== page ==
Ben Grey asked me if I’d be willing to respond to his recent post entitled “Why Technology.” I tried to do so in today’s podcast, although I don’t think I broke any new ground or said anything I haven’t said before. (Such a ringing endorsement, huh?)
It was about a year ago that D’Arcy Norman suggested that, if folks wanted to, we might challenge ourselves to shoot a photo a day for the year 2008 and share as many of them as possible. I didn’t do so hot about the sharing part, but I’ve managed to work the question “What’s today’s picture?”
into my daily thinking. My family, when we’re out and about, makes suggestions about what the day’s picture should be, and we’re building together a wonderful family archive of the photos I’ve taken and the memories that they carry. This is, perhaps, my most thoughtfully documented year. But that’s not even the good bit.
What D’Arcy’s invitation, and the group’s examples and conversations, did for me was to literally fiddle with the way that I see the world. He calls it “mindful seeing,” and explains in a post he wrote last January:
Mindful seeing is the process of turning off the filters, of seeing your surroundings unfettered and unobstructed.
When viewing the world without filtering, even the most boring and banal subjects can become wondrous and interesting. We are constantly surrounded by interesting things that we normally don’t see – textures, lighting, patterns, shapes, objects, groupings, even messages.
Photographers are often described as distancing themselves from their surroundings by “hiding behind a camera” or “viewing the world only through a viewfinder.” I see photography from the exact opposite side of the coin. By mindfully seeing the world around me, I feel as though I am seeing much more than I would otherwise. I see patterns, convergence, divergence, shadows, lighting, juxtaposition, and composition that are likely missed by others. That’s not to say that I am “better” than any other – just that by being mindful of what I am seeing, I am aware of what is around me. And when I am aware, I am better able to take an interesting photograph.
I am paying better attention now that I’m thinking about what to capture, and what will look good, and what’s worth remembering and the like. And as I begin my second year of trying to take a picture everyday, I’m not worried about whether or not I’ll keep up with shooting (yep) and posting (not so much), but it’s becoming a part of my day, a piece of who I am and what I do. That’s a big deal.
D’Arcy, I’m grateful for your example.
If you’re interested, the group’s still there, and getting started with 2009. There are also lots of other groups doing the same or similar projects. Find one you like and join and start shooting pictures. You don’t need fancy equipment – I alternate between a DSLR and my cell phone – you just need to be willing to look around and really try to see it.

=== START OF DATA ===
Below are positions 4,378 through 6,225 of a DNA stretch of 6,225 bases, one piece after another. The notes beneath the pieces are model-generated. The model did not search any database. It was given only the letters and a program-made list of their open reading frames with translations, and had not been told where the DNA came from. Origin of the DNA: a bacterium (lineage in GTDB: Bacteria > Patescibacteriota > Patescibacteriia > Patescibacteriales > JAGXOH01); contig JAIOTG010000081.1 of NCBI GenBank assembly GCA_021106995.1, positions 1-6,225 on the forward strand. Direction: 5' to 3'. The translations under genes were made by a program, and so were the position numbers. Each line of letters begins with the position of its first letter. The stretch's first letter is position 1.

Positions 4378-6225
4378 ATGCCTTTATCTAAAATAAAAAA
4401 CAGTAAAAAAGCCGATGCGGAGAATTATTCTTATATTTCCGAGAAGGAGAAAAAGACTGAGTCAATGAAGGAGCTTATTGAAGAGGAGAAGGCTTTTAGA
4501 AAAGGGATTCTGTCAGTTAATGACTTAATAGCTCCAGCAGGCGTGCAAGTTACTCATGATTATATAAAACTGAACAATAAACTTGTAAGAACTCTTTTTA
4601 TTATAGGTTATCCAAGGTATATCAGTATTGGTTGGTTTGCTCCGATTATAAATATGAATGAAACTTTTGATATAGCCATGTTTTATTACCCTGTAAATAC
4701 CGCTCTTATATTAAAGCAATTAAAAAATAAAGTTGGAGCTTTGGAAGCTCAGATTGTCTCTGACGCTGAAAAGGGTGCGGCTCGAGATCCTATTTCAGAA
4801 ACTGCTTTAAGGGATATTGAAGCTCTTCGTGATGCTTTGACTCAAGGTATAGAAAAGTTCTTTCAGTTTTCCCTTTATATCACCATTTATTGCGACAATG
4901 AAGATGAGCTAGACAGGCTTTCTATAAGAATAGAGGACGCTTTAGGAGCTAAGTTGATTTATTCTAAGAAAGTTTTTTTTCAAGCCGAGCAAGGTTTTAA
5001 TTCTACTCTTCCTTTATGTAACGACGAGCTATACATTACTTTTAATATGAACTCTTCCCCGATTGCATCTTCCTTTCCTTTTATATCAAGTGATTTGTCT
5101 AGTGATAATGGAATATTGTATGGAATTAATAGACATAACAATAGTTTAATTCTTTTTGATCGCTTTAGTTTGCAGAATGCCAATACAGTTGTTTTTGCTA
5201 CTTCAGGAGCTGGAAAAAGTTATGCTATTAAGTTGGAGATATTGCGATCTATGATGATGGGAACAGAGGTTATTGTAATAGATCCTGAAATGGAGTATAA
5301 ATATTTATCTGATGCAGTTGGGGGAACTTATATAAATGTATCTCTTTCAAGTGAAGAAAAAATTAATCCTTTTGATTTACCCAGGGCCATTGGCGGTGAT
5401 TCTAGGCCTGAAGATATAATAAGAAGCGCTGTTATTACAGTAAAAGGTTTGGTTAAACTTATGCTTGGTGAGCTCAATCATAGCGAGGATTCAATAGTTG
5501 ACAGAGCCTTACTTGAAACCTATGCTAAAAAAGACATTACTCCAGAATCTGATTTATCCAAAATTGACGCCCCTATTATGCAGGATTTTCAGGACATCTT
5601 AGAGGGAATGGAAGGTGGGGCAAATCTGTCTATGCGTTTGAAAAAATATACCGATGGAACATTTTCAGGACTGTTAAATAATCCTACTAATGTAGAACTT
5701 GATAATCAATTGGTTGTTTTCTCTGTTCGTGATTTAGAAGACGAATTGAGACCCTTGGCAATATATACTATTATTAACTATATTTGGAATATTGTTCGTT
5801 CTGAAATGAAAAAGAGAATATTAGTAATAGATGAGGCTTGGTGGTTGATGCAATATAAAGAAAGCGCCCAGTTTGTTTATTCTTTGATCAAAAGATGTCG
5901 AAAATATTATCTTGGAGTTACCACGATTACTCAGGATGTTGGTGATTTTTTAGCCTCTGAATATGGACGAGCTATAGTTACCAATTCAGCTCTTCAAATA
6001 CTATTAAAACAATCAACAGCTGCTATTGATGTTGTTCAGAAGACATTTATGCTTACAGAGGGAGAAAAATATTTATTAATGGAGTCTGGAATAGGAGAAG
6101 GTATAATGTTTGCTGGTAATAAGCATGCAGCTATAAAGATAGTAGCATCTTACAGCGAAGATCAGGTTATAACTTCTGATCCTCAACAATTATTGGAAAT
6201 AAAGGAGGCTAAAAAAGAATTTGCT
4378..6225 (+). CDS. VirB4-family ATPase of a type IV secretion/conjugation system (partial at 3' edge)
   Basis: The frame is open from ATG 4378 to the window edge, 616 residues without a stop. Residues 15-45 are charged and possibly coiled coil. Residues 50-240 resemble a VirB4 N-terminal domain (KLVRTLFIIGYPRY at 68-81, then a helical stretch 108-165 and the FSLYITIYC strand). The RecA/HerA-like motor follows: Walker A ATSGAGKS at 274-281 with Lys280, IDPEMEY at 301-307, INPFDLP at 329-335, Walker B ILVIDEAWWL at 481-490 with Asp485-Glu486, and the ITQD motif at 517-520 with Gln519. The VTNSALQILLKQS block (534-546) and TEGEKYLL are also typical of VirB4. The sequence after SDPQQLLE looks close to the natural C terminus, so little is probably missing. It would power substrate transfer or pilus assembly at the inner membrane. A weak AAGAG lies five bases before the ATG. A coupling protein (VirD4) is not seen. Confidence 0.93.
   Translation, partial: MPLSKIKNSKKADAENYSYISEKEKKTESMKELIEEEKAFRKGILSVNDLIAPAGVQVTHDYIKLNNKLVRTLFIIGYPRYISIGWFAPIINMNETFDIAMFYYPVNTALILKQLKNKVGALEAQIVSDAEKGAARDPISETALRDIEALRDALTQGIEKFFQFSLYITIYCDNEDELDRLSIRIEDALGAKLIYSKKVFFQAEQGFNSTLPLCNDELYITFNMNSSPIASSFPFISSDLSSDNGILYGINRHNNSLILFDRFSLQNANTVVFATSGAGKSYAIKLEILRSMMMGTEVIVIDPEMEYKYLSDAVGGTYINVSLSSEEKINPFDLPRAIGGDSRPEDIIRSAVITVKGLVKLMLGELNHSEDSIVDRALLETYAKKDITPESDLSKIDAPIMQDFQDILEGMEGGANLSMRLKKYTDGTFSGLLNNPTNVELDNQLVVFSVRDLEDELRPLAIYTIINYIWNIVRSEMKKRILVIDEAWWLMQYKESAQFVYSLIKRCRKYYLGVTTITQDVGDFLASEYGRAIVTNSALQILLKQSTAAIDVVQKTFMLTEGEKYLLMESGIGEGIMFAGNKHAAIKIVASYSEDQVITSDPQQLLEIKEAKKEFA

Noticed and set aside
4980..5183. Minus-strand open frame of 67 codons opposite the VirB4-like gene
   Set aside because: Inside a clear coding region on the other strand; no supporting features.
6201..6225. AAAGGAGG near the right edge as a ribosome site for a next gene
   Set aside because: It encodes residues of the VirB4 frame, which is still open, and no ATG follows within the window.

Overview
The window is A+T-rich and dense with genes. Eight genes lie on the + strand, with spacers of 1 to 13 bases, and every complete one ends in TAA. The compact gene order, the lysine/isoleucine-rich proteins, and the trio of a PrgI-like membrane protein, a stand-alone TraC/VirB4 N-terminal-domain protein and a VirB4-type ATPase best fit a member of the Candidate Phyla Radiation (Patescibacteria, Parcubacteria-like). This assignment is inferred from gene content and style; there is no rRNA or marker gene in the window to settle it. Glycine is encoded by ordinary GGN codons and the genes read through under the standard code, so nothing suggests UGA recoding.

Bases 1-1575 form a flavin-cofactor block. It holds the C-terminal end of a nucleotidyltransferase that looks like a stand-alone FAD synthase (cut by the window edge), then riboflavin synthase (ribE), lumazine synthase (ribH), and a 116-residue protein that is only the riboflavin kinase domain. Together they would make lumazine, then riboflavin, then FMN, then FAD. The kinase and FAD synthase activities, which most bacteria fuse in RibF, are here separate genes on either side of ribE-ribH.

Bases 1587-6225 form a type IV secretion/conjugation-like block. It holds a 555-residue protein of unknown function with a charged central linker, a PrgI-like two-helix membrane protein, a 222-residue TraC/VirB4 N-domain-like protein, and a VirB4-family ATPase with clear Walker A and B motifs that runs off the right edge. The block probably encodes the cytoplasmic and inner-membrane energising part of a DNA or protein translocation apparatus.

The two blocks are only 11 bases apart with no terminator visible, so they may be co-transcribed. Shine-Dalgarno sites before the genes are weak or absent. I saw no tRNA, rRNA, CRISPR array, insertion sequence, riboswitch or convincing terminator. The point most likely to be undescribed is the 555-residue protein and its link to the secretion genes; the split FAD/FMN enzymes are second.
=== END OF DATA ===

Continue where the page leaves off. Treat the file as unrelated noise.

You’re welcome to take a peek at the pictures that I do share online. Probably the best way is to just take a peek at my photostream. I’m less interested in the presentation than I am in the capturing and saving and seeing – but one thing I’ll be working on this time around is the workflow that I use to upload, tag and organize my photos – that could use a little bit of tweaking.
This evening, I was playing with the girls as they fiddled with their “laptops” – gifts from my aunt, who knew I was getting an XO for Christmas and didn’t want them to feel left out.
As I stood up to return to the dishes, Ani’s laptop spoke. “Your blog is great!” it told her in a faux-excited voice. I laughed.
Not yet, I thought. But one day.
I’m writing this morning from the National Writing Project’s web presence working retreat, an event I’ve been fortunate enough to have been involved with as a facilitator since its inception last year. This is the second time we’ve run the event, which is an attempt to provide some time and structure for teams from writing project sites who wish to think strategically about their web presence. We’ll spend the weekend thinking through the identity of our respective organizations and what we can do online to both reflect and support that identity and the good work that all of us are trying to do in our various locations around writing and teaching and learning. That means lots of things to lots of people, but there’s plenty of intersection in the general trends.
The event is pretty intense, and, while designed for sites to think about their organizational web presences, is very helpful to me as I think about my personal and professional life online. One of the big questions that we’re asking people to think about is how their web presences are a reflection of and a lens into their work. My personal web presence should be like that, too. But I’m not sure that it is. I’ve got content spread around the web in a variety of places, everywhere from Flickr to Twitter to this blog to my wiki (which is desperately in need of an update or seven) to my work with other groups and schools and people. There’s plenty of personal mixed in with the professional, and I think the boundaries between those two areas of my life, never truly separate in “real, offline” life, continue to blur and fade and shift from day to day, week to week, month to year. (That’s a good thing, I think, for the most part.) How do I, as a blogger and a teacher and a learner and a father and a husband and a citizen, do my best to ensure a consistent presence across the Internet that reflects what I believe to be important? Just as essential – how do I bring all of that content that sits all over the place into some sort of a coherent whole? Or do I need to, so long as all that content in all of those places, and others, reflects the message(s) that I want so desperately to convey – that learning and writing and thinking and engaging and passionately working for the benefit of others are essential habits and skills for everyone, regardless of background, culture, or profession?